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Crossing the Division of the Hyphen: Arab and African American Women's Memoirs as Interracial Testimonials

Hadeer Abo El Nagah


After decades of attempting to fit the qualification of the hyphenated types of literature, many literary voices of women from various ethnic backgrounds are trying to unshackle their writings from the confinement of the hyphen. The interracial reading of African American and Arab American women memoirs suggests a correlation between the two as race and gender testimonials. It also detects parallel attempts of their writers to coexist in a wider literary space that offers tranquility with the past and resists the negative value of the hyphen as a classification.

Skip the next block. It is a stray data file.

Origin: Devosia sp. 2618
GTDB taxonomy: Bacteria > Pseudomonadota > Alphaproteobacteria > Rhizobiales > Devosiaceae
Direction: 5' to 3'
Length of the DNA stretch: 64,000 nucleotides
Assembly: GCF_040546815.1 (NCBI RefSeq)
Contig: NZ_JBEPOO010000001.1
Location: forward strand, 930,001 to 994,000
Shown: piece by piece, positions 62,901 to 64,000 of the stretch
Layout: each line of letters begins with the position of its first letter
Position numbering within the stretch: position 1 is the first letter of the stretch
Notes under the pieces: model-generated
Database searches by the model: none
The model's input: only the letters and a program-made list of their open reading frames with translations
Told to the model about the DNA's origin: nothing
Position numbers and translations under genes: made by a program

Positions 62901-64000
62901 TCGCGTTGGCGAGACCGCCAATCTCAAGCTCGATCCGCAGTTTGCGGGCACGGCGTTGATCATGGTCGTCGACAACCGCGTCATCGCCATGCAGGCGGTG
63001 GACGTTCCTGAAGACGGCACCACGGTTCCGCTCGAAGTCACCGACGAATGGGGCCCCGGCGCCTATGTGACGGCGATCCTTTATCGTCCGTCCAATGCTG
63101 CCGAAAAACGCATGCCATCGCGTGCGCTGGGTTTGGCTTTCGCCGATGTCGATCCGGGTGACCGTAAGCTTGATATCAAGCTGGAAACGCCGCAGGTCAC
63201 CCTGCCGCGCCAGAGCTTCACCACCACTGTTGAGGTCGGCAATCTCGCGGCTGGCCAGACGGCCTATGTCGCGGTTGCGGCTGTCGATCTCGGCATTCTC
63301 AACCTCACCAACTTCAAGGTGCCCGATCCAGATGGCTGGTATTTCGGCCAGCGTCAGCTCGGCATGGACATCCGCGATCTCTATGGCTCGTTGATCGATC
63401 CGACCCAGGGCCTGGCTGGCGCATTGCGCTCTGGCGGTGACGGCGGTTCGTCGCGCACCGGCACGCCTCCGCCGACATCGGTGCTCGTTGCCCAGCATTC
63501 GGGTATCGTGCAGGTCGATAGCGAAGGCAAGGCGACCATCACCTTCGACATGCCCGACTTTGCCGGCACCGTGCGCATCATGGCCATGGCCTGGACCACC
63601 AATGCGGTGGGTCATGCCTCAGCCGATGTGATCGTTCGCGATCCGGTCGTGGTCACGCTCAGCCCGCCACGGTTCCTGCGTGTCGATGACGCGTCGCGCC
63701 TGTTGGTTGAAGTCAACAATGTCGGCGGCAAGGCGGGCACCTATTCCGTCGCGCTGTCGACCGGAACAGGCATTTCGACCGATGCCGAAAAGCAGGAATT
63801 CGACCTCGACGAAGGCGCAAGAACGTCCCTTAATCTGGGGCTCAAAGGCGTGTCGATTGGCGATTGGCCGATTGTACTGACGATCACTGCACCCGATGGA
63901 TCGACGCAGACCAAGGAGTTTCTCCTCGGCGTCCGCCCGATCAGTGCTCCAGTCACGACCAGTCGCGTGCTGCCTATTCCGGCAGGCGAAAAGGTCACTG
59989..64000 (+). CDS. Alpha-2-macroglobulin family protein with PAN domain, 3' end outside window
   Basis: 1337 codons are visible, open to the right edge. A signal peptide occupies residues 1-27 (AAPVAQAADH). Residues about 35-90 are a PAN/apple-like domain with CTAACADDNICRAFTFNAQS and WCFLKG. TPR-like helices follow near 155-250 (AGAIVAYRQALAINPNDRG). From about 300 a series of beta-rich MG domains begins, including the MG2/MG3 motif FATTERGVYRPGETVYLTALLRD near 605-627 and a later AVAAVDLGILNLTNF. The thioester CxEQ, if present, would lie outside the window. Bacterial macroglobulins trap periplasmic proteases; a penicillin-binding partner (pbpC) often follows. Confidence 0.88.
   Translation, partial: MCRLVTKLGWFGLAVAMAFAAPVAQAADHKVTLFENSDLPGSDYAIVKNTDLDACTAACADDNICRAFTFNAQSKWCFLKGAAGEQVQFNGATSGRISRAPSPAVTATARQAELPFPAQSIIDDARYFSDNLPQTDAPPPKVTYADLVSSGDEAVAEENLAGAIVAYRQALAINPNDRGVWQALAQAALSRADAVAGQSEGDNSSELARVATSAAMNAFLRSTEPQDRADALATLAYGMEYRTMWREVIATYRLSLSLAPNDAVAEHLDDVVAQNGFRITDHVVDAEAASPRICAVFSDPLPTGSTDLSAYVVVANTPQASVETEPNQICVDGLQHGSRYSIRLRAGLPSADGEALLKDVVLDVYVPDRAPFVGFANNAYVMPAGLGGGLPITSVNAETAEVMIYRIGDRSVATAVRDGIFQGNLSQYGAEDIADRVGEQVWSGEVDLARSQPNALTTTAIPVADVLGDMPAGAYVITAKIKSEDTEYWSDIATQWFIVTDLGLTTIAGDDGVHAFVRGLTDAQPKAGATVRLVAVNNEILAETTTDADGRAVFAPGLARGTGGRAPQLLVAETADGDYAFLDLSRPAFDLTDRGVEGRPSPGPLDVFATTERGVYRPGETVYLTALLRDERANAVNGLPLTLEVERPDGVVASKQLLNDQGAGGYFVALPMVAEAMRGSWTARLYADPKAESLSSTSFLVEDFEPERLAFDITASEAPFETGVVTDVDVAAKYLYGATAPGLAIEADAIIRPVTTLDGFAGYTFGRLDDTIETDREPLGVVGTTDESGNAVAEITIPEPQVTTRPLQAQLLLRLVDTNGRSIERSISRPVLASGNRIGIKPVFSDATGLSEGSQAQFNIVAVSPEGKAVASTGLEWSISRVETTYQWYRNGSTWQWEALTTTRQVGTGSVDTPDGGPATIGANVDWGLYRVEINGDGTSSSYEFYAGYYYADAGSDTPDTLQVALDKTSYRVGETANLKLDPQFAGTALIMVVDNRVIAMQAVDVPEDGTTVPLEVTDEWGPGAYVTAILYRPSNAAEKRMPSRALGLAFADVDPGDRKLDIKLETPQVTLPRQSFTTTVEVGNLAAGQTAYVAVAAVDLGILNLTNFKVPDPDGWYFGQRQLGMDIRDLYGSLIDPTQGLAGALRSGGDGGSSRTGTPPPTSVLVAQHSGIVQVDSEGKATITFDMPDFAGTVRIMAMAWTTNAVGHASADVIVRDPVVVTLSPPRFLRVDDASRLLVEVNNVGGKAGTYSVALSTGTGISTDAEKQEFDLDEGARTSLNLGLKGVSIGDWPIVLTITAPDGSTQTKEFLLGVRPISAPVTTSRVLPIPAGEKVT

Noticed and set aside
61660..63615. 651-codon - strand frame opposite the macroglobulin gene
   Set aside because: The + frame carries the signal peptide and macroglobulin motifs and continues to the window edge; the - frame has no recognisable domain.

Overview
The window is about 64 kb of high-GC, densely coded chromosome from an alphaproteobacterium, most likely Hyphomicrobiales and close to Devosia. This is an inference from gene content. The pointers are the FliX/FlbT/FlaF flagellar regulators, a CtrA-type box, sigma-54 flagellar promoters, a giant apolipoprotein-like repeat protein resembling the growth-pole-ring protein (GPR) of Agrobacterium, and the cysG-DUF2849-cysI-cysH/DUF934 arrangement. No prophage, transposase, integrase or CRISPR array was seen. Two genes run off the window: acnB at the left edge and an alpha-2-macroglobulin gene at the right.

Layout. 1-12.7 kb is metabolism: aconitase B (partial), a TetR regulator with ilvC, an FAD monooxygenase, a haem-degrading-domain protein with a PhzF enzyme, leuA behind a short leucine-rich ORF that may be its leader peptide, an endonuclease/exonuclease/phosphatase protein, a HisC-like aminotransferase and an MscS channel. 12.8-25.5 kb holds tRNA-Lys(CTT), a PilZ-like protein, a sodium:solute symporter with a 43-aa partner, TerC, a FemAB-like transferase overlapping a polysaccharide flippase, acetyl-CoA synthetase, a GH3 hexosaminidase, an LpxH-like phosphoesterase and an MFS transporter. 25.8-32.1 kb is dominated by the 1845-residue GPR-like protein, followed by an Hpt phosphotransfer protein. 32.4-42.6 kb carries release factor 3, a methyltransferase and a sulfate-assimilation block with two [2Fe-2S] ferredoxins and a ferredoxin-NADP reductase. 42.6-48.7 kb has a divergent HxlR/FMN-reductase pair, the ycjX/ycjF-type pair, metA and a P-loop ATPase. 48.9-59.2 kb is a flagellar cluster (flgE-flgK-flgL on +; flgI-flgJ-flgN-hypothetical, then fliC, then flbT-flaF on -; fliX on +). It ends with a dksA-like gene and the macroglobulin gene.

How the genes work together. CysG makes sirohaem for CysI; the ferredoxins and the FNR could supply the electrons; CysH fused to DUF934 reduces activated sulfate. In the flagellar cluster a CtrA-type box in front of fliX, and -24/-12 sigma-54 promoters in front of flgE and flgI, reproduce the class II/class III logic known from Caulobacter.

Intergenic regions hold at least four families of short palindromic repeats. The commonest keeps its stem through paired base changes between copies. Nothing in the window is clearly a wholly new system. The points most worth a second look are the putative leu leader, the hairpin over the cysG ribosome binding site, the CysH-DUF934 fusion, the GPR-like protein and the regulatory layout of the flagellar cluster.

African American Poetry; Arab American Poetry; Women Poetry; Ethnic Literature; Feminism in Literature; Post Colonial Literature; African Diaspora; Arab Diaspora; Women of Color; Women Memoirs; Ethnic Memoirs; Testimony in Literature

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JENdA: A Journal of Culture and African Women Studies. ISSN: 1530-5686 (online).
Editors: Nkiru Nzegwu; Book Editor: Mary Dillard.

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